# What is the meaning when the expected value is equal to zero for a free particle?

Let there be a free particle with mass $$m$$.
At time $$t=0$$ it can be described as following wave packet: $$\psi(x) = \frac{1}{\sqrt{2a}} \Theta(a-|x|)$$ where $$\Theta$$ is the Heaviside step function and $$a > 0$$

The expected value is given by: $$\langle x \rangle = \int x |\psi(x,t)|^2dx$$

The function is equal $$1$$ from $$-a$$ to $$a$$ and everywhere else its equal $$0$$.
Therefore, the particle can only be found between $$-a$$ and $$a$$.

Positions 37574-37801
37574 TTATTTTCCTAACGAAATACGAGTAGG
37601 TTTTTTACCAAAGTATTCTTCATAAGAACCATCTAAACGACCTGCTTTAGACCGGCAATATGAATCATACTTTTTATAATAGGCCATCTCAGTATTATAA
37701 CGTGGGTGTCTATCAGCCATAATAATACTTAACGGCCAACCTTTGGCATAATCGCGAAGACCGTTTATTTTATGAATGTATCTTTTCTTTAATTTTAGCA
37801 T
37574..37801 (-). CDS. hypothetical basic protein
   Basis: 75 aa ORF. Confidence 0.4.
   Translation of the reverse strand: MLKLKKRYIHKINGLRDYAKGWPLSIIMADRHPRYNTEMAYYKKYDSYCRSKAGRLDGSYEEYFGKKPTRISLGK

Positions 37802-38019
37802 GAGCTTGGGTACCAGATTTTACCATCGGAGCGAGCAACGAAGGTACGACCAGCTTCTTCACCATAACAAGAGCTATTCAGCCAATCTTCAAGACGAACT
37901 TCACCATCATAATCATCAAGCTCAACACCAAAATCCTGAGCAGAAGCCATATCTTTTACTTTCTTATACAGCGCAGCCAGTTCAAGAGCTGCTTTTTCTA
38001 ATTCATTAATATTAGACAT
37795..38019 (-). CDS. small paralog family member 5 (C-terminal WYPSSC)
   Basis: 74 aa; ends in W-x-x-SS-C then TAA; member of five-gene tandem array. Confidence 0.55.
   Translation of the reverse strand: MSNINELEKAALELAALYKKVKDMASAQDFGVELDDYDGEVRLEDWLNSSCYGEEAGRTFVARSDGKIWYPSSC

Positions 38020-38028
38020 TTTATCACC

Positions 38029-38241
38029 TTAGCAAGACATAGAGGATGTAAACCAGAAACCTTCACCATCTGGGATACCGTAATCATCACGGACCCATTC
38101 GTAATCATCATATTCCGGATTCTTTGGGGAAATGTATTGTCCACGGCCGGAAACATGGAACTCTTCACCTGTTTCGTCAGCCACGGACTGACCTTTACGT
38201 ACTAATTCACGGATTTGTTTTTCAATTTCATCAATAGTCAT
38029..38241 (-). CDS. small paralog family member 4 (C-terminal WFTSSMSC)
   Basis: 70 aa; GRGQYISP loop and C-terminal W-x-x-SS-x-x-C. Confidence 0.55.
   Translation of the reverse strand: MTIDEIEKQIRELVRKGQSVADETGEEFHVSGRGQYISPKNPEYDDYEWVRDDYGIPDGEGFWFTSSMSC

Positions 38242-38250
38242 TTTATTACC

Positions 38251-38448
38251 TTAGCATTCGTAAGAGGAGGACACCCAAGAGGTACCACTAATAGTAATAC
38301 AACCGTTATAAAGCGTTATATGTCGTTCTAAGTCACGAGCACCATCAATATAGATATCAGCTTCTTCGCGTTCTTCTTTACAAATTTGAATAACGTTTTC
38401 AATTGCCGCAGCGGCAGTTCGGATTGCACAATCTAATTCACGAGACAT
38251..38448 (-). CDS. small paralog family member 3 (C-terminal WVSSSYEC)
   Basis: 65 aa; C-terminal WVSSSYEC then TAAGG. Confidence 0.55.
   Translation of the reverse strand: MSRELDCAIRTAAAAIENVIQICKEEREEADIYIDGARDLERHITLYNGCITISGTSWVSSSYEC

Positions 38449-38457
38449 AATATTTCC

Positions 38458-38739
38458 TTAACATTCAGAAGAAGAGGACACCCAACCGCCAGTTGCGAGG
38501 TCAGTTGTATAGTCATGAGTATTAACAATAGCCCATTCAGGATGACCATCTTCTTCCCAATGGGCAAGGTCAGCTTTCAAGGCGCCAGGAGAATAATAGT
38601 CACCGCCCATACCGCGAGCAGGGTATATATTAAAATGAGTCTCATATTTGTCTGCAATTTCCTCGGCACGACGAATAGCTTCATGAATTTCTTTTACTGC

$$\Rightarrow \langle x \rangle = \int_{-a}^{a} x |\psi(x)|^2dx = \frac{1}{2a} \int_{-a}^{a} x | \Theta(a-|x|)|^2dx = \frac{1}{2a} \int_{-a}^{a}xdx = 0$$

However, now I am beginning to doubt my thought process, since I'm not sure what the expected value represents for the particle if its equal to zero.
Any help is appreciated.

If $$\langle x\rangle=0$$, then if you take a bunch of position measurements of the particle in this state, the average of those measurements will be zero. This makes sense, since the wavefunction is evenly distributed around zero.